Mark Collins – US Intelligence in Action: Then (Soviet Union) and Now (Germany)

1) Then:

How the CIA ran a ‘billion dollar spy’ in Moscow

An identity card created by the CIA in an attempt to replicate Adolf Tolkachev’s building pass to facilitate removing secret documents from his Soviet military institute. Despite much effort, the plan worked only briefly in the summer of 1982. (Courtesy of H. Keith Melton and the Melton Archive/From the book “The Billion Dollar Spy”)…

2) Now:

An American Tip to German Spies Points to a More Complex Relationship

In the summer of 2011, American intelligence agencies spied on a senior German official who they concluded had been the likely source of classified information being leaked to the news media.

The Obama administration authorized the top American spy in Germany to reveal to the German government the identity of the official, according to German officials and news media reports. The decision was made despite the risk of exposing that the United States was monitoring senior national security aides to Chancellor Angela Merkel.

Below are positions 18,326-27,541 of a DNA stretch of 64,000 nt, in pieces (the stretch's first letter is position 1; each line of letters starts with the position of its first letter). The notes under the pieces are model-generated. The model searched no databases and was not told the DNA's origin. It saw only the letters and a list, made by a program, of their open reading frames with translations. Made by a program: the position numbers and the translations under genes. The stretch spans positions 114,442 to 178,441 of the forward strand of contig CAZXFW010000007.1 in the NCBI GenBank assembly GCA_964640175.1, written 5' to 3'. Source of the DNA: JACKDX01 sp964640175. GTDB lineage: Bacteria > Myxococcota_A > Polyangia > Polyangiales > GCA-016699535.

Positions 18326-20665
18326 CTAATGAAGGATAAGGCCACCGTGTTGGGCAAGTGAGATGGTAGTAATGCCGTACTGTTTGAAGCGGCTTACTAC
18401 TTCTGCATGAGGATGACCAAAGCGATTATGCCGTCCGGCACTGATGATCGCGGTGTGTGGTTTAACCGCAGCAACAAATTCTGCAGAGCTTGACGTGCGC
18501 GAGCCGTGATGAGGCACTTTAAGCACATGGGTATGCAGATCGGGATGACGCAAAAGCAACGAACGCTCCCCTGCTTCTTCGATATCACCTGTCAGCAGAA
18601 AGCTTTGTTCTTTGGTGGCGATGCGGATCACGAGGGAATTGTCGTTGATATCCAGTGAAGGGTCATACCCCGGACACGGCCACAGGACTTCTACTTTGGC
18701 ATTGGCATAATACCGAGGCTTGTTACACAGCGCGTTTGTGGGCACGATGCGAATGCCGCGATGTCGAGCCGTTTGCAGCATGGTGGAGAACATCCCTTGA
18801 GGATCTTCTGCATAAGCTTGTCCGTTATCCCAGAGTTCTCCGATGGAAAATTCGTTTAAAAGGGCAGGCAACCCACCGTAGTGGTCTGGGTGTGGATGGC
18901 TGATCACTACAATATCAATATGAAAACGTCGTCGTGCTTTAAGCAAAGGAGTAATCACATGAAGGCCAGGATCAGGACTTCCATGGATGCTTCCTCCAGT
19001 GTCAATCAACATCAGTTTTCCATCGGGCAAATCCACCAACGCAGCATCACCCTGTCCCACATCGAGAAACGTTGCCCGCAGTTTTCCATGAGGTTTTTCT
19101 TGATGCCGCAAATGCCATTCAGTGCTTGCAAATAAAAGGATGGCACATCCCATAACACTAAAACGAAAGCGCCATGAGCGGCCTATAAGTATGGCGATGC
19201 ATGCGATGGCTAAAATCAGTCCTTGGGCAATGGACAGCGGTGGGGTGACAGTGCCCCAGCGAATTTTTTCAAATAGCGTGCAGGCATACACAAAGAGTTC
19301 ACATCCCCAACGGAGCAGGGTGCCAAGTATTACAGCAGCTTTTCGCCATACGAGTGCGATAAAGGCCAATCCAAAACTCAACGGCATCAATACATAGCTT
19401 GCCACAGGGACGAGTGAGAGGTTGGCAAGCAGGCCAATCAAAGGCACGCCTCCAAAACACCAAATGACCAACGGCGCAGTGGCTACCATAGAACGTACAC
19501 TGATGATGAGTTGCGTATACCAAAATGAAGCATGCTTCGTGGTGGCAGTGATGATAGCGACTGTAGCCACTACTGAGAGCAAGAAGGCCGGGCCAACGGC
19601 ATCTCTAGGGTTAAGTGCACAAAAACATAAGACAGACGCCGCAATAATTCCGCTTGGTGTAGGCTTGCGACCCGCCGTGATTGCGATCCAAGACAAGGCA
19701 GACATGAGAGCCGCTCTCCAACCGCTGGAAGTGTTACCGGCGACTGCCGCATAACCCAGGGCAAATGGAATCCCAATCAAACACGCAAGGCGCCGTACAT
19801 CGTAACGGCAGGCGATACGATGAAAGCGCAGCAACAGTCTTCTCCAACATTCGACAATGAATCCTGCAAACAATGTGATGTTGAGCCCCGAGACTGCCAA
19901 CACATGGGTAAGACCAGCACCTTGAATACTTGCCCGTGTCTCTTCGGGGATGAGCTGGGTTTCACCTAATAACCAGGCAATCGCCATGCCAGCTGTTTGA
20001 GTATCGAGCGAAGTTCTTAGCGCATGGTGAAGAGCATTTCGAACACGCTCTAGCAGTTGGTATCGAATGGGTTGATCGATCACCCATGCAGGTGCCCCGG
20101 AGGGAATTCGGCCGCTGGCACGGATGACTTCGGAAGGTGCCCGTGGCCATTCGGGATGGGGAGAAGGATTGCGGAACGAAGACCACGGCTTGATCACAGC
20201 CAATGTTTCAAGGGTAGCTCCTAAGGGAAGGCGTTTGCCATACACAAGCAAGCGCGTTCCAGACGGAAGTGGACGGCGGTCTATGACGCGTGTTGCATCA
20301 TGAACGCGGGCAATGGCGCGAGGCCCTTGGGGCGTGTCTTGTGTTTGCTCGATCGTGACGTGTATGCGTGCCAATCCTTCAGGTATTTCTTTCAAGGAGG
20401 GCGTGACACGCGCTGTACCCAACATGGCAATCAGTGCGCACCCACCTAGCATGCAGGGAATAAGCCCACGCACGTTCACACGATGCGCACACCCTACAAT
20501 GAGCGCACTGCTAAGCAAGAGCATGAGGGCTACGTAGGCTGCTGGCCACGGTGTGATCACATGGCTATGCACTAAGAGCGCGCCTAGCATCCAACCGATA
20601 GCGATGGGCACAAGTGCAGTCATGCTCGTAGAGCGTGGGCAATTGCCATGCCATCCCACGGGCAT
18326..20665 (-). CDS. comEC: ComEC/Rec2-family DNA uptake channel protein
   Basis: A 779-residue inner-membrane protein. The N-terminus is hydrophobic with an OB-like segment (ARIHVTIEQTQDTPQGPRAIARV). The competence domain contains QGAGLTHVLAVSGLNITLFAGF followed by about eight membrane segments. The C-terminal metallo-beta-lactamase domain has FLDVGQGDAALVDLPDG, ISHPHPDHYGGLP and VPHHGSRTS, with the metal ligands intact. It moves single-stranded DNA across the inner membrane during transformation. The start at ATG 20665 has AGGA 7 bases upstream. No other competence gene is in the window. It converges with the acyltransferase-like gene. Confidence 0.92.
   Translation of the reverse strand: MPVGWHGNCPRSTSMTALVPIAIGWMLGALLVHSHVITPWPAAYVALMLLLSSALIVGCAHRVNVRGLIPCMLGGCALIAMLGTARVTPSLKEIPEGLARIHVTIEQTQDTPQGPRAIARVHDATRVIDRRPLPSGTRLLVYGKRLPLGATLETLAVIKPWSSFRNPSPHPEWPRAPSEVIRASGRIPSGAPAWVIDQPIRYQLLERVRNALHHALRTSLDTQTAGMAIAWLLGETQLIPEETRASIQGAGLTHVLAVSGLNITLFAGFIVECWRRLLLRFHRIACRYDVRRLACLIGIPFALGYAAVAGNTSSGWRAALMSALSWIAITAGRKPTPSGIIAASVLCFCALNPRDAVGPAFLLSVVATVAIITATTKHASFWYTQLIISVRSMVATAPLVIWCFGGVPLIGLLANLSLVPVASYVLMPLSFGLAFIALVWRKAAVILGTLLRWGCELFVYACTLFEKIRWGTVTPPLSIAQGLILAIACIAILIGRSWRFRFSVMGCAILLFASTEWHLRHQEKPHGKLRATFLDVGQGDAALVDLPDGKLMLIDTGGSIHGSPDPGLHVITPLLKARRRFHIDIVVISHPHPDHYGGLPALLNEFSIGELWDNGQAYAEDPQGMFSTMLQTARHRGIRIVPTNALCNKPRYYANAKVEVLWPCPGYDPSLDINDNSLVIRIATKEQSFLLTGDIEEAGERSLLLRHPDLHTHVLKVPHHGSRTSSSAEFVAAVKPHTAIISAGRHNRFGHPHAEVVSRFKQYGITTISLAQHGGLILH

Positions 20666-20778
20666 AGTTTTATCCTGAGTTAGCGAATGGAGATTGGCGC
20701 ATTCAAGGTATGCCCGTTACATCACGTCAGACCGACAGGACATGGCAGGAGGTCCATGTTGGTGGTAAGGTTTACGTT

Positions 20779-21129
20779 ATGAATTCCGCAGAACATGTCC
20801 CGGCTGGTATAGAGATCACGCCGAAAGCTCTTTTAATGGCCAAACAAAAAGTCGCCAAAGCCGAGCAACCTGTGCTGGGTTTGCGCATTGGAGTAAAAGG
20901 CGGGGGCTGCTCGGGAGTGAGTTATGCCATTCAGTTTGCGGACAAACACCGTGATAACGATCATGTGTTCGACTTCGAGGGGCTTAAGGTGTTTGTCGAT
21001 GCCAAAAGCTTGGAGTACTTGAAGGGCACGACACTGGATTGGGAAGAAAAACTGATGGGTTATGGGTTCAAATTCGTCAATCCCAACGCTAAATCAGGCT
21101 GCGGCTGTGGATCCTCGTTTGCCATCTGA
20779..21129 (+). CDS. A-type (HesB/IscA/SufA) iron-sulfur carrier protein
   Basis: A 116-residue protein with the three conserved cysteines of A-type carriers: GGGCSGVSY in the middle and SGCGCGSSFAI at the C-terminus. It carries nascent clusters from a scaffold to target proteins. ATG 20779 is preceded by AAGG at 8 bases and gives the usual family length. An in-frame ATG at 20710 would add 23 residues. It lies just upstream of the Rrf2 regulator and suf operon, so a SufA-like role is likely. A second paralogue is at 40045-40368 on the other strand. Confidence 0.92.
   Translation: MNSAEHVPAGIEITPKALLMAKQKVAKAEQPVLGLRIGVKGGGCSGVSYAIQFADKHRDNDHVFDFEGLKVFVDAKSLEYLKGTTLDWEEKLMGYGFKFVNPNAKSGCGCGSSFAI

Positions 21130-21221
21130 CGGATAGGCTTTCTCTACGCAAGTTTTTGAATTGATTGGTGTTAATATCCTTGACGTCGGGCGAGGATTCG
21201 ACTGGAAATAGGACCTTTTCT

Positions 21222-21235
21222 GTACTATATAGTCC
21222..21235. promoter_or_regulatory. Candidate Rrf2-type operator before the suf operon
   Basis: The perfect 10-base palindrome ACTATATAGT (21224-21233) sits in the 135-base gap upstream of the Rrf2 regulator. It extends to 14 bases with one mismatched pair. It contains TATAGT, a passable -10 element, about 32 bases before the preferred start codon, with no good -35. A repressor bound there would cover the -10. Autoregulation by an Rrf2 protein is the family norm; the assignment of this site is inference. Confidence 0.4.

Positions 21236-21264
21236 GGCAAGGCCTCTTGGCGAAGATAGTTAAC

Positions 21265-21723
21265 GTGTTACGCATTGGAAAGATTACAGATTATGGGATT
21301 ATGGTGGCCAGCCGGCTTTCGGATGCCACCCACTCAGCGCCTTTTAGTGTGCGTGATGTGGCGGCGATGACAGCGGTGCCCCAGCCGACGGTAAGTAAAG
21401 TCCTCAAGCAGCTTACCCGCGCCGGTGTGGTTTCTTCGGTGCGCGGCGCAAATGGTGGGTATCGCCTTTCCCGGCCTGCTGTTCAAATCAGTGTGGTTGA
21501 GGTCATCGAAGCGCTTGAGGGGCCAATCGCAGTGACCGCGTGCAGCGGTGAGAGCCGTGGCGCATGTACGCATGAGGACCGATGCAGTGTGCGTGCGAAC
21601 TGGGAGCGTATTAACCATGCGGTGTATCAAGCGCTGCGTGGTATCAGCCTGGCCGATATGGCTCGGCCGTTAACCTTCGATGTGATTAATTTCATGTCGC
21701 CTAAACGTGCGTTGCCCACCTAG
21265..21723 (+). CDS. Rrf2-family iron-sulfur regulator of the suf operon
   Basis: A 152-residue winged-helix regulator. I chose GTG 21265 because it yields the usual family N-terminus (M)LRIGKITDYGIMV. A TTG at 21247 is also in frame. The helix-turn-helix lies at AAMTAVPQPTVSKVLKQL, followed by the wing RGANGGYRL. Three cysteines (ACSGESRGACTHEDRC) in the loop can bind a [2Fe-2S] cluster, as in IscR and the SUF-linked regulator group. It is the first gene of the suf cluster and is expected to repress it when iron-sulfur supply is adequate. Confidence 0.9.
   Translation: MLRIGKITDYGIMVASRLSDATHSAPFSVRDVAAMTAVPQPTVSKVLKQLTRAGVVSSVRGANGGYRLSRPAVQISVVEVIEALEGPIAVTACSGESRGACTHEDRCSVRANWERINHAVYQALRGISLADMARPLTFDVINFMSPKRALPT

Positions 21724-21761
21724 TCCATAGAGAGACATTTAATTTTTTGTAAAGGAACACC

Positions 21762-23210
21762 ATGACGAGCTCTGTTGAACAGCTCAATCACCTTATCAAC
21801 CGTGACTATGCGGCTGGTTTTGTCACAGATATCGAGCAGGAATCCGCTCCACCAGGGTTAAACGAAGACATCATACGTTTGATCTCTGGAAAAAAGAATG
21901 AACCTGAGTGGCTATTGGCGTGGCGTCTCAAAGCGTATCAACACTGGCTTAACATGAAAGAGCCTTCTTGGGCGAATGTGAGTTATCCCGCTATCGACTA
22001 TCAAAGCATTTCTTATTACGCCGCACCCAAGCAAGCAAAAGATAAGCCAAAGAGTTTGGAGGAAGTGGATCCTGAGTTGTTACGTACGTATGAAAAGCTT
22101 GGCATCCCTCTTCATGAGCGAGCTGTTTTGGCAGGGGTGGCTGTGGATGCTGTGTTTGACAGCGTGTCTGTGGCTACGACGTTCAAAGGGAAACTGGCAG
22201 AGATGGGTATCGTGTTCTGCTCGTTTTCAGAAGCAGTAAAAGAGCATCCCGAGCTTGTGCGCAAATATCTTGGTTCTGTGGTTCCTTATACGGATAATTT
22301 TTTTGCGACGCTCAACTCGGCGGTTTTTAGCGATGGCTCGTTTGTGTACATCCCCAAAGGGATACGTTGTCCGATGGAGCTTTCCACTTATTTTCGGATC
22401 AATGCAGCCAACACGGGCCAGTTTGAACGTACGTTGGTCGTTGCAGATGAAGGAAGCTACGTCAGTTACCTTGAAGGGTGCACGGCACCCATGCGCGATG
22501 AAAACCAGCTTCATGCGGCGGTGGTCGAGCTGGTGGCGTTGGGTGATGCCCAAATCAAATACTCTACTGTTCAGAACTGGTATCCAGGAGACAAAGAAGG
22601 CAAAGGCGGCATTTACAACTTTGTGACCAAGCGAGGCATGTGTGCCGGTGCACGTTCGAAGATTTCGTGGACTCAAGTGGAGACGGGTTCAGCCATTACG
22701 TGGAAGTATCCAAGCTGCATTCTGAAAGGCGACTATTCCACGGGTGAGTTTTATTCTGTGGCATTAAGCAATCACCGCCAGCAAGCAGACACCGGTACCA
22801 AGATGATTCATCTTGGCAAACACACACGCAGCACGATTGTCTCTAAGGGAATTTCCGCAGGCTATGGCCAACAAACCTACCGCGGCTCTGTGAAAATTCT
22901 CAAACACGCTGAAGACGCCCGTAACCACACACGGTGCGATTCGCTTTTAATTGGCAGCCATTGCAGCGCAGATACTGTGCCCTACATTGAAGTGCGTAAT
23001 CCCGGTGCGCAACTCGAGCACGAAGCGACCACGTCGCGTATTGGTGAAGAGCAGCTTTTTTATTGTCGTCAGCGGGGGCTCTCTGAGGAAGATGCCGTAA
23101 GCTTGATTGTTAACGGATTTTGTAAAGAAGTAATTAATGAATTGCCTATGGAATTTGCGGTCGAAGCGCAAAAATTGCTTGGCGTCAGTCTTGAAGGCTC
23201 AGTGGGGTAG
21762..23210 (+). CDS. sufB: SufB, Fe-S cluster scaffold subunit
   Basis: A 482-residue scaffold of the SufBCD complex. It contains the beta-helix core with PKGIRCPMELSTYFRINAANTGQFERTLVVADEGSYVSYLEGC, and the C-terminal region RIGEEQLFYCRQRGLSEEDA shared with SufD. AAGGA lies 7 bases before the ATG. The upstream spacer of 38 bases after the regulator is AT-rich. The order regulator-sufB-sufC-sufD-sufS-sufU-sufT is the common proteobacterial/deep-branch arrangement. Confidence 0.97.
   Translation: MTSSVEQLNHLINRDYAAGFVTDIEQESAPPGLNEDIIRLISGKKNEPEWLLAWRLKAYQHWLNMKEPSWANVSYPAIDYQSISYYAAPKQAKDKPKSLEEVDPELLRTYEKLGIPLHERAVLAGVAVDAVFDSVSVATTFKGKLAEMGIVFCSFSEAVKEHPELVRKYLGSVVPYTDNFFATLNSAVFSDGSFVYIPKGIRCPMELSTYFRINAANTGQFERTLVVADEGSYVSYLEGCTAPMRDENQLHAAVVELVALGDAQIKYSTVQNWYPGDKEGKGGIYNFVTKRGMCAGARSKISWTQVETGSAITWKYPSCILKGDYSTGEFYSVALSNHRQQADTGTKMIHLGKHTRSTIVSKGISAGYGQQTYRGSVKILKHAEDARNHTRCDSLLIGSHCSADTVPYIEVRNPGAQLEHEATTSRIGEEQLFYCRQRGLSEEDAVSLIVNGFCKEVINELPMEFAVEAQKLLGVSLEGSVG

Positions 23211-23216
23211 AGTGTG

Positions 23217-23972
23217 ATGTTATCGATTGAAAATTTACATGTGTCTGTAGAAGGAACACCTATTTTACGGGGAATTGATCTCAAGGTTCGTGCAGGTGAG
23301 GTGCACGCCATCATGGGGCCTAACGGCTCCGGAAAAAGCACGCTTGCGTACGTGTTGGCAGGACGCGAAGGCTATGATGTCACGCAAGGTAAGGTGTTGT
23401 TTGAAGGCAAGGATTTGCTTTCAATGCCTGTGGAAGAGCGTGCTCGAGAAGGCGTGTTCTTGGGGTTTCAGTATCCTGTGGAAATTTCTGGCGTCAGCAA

The tip-off appears to have led to a senior German intelligence official being barred from access to sensitive material. But it also raises suspicions that Ms. Merkel’s government had strong indications of the extent of American surveillance at least two years before the disclosures by Edward J. Snowden, which included the number of a cellphone used by the chancellor.

Lots more earlier on Germany and the NSA.  And more broadly recently:

Here an Intercept, There an Intercept, Everywhere an Intercept

Mark Collins, a prolific Ottawa blogger, is a Fellow at the Canadian Global Affairs Institute; he tweets @Mark3Ds


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